Warren Brown's Car Culture
The Obama administration's proposed new standards for vehicle fuel economy mark a partial victory for common sense. A complete win is more difficult. It requires a provision ensuring that American consumers will buy the more fuel-efficient vehicles that American politicians are asking car companies to make.
That provision is missing from the White House's proposals, which demand that new cars sold in the United States meet a 39-mile-per-gallon standard and that light-truck fleets average 30 miles per gallon by 2016. That would be 11.5 miles per gallon higher than the current federal standard for cars (27.5) and 6.9 miles per gallon better than the current standard for trucks (23.1).
The administration's suggested standards also would dispense with the silliness of two federal agencies (the National Highway Traffic Safety Administration and Environmental Protection Agency), and would keep the District of Columbia, California and 12 other states from making their own rules to boost the mileage and reduce the tailpipe emissions of cars and trucks sold in this country.
In that regard, the Obama Rules constitute a stroke of genius. They eliminate years of state-federal and interagency conflicts that have done much to enrich lawyers but little to increase miles per gallon or decrease pollution.
Under the Obama Rules, there will be one set of standards -- truly national standards -- cooperatively administered by NHTSA and the EPA. That makes much more sense than a hodge-podge of competing rules, developed through expensive variations in testing procedures that yield marginally different results in real-world vehicle performance.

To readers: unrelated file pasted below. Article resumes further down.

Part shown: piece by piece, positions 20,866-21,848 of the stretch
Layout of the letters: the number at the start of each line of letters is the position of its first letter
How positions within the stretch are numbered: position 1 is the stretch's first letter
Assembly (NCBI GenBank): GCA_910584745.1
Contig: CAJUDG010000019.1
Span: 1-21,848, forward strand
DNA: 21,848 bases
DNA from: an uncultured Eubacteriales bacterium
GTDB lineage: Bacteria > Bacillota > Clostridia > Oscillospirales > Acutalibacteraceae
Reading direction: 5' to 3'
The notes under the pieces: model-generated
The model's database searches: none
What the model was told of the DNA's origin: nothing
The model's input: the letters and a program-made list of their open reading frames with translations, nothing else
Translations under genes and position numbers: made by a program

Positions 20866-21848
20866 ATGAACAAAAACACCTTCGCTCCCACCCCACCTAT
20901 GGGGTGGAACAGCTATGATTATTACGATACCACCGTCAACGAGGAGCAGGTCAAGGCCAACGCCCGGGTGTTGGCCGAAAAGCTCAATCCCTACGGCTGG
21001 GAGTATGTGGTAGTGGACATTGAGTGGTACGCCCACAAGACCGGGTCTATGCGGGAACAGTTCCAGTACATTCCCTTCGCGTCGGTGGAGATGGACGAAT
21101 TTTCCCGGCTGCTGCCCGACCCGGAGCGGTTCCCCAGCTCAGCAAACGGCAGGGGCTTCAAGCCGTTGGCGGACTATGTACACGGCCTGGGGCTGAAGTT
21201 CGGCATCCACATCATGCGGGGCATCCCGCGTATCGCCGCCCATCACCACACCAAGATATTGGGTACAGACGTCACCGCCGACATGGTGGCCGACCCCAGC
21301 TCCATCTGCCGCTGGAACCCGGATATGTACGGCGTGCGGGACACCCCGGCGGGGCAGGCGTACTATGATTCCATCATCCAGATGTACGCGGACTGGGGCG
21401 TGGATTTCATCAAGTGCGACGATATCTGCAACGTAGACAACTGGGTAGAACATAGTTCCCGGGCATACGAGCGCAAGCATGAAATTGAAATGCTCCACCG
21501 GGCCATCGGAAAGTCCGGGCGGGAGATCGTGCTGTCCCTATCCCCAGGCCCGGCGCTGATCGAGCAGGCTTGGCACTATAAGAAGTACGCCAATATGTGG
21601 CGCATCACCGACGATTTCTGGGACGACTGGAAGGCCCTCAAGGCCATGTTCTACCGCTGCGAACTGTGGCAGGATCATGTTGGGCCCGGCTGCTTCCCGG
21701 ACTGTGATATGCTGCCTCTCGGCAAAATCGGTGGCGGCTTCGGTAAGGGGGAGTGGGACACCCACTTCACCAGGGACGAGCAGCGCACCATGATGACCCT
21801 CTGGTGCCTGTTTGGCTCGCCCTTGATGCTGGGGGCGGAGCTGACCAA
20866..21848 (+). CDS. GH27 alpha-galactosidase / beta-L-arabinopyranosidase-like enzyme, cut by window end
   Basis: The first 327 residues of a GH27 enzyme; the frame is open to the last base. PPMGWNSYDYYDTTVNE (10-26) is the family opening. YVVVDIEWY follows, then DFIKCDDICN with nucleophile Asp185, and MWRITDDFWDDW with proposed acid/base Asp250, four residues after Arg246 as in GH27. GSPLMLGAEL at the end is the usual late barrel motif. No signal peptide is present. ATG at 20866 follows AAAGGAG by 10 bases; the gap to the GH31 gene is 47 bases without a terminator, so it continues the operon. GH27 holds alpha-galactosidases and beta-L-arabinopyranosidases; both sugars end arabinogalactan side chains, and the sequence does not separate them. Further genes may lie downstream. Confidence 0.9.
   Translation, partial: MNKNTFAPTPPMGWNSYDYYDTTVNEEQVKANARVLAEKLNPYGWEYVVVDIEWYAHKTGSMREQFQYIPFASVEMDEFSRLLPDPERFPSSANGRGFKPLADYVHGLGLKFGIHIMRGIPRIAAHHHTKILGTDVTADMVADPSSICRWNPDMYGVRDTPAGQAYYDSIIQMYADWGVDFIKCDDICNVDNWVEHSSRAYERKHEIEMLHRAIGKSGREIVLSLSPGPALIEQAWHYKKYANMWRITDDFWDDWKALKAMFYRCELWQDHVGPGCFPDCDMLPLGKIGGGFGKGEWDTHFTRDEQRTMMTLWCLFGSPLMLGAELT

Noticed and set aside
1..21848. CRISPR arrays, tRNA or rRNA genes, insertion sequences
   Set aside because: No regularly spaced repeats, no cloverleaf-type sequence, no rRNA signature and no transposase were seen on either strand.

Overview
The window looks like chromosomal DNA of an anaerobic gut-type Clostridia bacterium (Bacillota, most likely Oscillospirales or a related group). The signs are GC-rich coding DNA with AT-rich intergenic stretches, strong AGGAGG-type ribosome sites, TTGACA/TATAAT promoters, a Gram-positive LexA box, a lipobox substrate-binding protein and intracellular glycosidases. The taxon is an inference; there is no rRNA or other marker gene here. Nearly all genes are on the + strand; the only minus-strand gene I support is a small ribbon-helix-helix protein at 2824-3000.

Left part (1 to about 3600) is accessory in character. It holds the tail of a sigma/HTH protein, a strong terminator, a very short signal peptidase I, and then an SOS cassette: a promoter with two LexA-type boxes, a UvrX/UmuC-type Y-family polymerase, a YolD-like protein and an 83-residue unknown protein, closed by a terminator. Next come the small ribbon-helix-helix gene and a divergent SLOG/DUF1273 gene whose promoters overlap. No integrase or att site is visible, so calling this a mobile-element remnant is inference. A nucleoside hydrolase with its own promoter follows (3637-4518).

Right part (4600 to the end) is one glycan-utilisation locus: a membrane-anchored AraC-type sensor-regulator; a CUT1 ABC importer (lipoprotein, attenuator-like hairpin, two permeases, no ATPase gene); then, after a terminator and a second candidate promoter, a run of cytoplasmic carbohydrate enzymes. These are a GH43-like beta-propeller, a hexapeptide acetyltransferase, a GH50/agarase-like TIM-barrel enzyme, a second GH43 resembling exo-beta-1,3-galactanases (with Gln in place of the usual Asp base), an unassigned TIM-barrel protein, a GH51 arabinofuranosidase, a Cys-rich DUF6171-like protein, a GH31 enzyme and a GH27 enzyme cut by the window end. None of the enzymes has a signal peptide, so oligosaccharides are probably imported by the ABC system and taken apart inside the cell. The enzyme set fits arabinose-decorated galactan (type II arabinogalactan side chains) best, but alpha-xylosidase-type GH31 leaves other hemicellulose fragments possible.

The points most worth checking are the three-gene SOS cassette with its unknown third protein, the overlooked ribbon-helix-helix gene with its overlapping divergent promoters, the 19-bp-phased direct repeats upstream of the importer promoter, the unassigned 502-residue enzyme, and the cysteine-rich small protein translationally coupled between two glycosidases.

"It is just so much better with one standard," said Friedrich Eichiner, a member of the board of Germany's BMW Group, who was in town last week for the White House's announcement of the new mileage rules. Multiple standards are costly for manufacturers and confusing for automobile dealers and their customers, Eichiner said. "One set of standards is best for everybody," he said.
BMW initially will attempt to meet the Obama Rules with its advanced diesel technology, which is at least 30 percent more fuel-efficient than traditional internal-combustion technology using gasoline.
Diesel-powered cars from BMW, Mercedes-Benz and Volkswagen -- hugely popular in Europe -- are now ready for sale in the U.S. market. Their tailpipes have been cleaned up with advanced exhaust treatment technology. They are quiet and smooth-running. But they usually are substantially more expensive than their gasoline counterparts, making them a hard sell in a U.S. market awash with the cheapest gasoline in the developed world.
"A better balance" of fuel taxes would help the sale of diesel-powered vehicles in the U.S. market, said Eichiner. But his statement was more a matter of wishful thinking than it was an assessment of practical possibility in a country whose politicians have long opposed doing anything that would require registered voters to buy into energy conservation by paying more for gasoline.
Eichiner's "better balance" would mimic the fuel-tax system widely used in Western Europe, where less-efficient gasoline consistently is taxed at a higher rate than more efficient diesel.
In the United States, the opposite is true.
Federal and state taxes make up 20 percent of the cost of gasoline and 21 percent of the cost of diesel, according to information from the Energy Information Administration. In many parts of the country -- New England and the Central Atlantic region are examples -- diesel prices routinely exceed pump prices for gasoline.